Describe and interpret this arterial blood gas:
History: A 75-year-old man with end-stage renal failure on home dialysis and a history of a right-sided total hip replacement has a mechanical fall. He sustains a periprosthetic fracture of his chronically osteomyelitic right femur. He is hypotensive and requiring noradrenaline to maintain a mean arterial pressure ≥ 65 mmHg.
|pH 7.271||Na 139 mmol/L|
|pCO2 28.5 mmHg||K 4.9 mmol/L|
|pO2 112 mmHg (FiO2 0.25)||Ca 1.18 mmol/L|
|HCO3 12.9 mmol/L||Cl 111 mmol/L|
|Albumin 26 g/L||Glucose 13.2 mmol/L|
|Hb 105 g/L||Lactate 2.5 mmol/L|
What is the pH?
7.271 = acidaemia
What is the primary process?
HCO3 12.9 = primary metabolic acidosis
Is there compensation?
Expected pCO2 = 1.5 x HCO3 + 8 (± 2)
= 1.5 x 12.9 + 8
= 27.4 (25.4 – 29.4)
Therefore there is maximal respiratory compensation.
Are there other clues to diagnosis?
Anion gap = Na – (HCO3 + Cl)
= 139 – (12.9 + 111)
Correct anion gap = calculated anion gap + (normal albumin – measured albumin)/4
= 15.1 + (40 – 26)/4
Therefore there is an elevated anion gap and thus a high anion gap metabolic acidosis.
Delta gap = (Anion gap – 12) ÷ (24 – HCO3)
= (18.6 – 12) ÷ (24 – 12.9)
This suggests a coexisting non-anion gap metabolic acidosis.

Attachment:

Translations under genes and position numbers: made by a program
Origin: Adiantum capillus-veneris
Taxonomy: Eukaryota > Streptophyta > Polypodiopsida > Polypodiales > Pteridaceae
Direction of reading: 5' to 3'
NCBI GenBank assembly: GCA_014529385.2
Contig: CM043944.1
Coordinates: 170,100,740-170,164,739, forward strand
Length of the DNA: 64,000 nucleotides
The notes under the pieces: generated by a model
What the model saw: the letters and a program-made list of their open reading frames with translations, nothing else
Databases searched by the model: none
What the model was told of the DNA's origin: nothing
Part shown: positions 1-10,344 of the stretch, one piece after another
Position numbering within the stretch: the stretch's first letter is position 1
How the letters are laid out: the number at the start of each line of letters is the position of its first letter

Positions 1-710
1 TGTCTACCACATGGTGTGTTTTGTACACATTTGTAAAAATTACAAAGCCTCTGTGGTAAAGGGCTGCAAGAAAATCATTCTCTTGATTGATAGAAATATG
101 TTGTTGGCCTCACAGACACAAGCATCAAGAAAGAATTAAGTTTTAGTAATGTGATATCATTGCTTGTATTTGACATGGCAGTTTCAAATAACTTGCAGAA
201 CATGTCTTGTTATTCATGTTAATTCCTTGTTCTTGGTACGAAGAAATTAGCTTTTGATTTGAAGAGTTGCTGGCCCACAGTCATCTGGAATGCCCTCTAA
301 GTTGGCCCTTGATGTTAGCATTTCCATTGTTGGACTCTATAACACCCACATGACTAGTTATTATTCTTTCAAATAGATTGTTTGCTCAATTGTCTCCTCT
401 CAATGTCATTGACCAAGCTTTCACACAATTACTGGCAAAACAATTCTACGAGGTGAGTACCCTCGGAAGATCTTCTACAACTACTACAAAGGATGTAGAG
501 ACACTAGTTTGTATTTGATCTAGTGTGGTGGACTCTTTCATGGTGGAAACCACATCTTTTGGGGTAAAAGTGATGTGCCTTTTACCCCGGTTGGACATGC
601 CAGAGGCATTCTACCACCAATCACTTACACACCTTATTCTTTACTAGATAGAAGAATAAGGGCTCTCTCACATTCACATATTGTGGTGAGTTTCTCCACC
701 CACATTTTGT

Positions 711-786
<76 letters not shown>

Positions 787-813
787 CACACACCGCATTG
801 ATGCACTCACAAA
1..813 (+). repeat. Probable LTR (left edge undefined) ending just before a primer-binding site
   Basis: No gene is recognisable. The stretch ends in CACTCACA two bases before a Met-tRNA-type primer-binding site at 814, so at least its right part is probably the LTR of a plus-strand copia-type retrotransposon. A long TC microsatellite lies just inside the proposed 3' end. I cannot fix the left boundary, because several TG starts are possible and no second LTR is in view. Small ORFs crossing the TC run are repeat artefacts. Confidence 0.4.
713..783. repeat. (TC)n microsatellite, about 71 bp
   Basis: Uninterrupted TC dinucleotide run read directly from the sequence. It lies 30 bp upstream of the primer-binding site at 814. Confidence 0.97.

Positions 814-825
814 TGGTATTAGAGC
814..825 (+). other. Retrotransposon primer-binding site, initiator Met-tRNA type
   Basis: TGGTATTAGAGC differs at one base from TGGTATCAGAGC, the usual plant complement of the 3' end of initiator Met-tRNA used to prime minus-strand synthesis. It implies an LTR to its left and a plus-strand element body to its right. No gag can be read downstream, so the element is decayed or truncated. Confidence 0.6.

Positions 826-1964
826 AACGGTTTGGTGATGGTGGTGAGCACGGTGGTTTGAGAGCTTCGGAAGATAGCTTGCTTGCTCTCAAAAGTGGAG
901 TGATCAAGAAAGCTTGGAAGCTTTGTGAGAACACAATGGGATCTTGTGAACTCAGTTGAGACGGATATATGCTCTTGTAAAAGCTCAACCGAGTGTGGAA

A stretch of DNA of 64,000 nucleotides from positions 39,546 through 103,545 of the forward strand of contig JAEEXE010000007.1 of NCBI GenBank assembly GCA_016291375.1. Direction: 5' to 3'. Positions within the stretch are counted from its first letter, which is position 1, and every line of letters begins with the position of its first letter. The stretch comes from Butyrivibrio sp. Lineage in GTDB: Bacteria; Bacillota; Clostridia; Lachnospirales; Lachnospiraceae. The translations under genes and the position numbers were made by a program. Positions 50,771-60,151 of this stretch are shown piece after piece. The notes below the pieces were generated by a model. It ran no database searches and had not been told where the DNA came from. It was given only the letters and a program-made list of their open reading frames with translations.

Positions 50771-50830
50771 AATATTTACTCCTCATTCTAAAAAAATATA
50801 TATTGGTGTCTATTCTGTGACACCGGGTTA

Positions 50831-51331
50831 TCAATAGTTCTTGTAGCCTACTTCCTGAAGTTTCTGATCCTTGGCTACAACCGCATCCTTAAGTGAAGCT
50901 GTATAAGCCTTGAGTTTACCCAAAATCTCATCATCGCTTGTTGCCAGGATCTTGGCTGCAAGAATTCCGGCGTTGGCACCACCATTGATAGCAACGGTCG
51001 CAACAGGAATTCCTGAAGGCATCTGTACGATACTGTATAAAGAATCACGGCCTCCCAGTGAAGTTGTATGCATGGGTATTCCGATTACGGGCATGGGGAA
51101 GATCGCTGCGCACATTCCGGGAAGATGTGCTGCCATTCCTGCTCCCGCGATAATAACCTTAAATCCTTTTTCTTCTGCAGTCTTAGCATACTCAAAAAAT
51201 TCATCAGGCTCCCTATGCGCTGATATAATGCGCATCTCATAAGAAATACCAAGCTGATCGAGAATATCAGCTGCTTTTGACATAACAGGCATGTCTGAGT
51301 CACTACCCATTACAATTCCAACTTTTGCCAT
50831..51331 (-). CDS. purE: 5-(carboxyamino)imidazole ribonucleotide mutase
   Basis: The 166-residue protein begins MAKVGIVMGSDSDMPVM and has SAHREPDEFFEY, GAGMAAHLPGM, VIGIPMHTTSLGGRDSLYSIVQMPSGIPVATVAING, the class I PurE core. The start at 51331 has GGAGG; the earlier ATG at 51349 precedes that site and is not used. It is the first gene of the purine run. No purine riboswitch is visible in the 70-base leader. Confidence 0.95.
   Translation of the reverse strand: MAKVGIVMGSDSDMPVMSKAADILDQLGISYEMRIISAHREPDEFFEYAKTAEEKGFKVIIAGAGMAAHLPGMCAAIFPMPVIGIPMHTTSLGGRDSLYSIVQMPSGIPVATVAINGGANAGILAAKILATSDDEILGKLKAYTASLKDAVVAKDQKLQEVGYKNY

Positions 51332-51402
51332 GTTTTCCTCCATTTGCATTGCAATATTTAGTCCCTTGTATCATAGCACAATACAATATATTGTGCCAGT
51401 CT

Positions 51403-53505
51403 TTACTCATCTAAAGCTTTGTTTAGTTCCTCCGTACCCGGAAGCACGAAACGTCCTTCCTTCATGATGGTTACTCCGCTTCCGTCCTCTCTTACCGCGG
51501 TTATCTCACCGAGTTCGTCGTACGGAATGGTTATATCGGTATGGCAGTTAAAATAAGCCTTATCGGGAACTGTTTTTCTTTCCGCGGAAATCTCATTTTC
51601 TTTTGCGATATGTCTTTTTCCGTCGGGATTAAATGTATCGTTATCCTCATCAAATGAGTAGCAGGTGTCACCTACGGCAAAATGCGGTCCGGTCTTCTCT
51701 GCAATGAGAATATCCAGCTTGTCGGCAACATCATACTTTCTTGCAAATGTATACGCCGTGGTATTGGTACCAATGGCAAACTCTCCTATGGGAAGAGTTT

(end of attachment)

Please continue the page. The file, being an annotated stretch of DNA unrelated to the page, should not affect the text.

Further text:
(= 0.38 if calculated using uncorrected anion gap, which is consistent with a pure NAGMA)
Corrected Na = Na + (glucose – 5)/3
= 139 + (13.2 – 5)/3
= normal range
Lactate is slightly elevated. Glucose is slightly elevated. Sodium, potassium, and calcium are within the normal range. Chloride is slightly elevated. Mild anaemia. Hypoalbuminaemia.
Description: This arterial blood gas shows a metabolic acidosis which, when the anion gap is corrected for hypoalbuminaemia, is likely a combination of a non-anion gap metabolic acidosis and a high anion gap metabolic acidosis. There is mild anaemia, hyperchloraemia, mild hyperglycaemia, and an elevated lactate.
Interpretation: In the clinical context, this arterial blood gas is consistent with septic shock (“a subset of sepsis in which particularly profound circulatory, cellular, and metabolic abnormalities are associated with a greater risk of mortality than with sepsis alone”) resulting in a high anion gap metabolic acidosis and confirmed clinically by the requirement of a noradrenaline infusion to maintain a mean arterial pressure of ≥ 65 mm Hg and a serum lactate > 2 mmol/L. The coexisting non-anion gap metabolic acidosis is most likely the result of volume resuscitation with a 0.9% sodium chloride solution resulting in hyperchloraemia.
Albumin is the major unmeasured anion and contributes almost the whole of the value of the anion gap. A normally high anion gap metabolic acidosis in a patient with hypoalbuminaemia may appear as a non-anion gap metabolic acidosis; a lactic acidosis in a hypoalbuminaemic patient will often appear as a non-anion gap metabolic acidosis.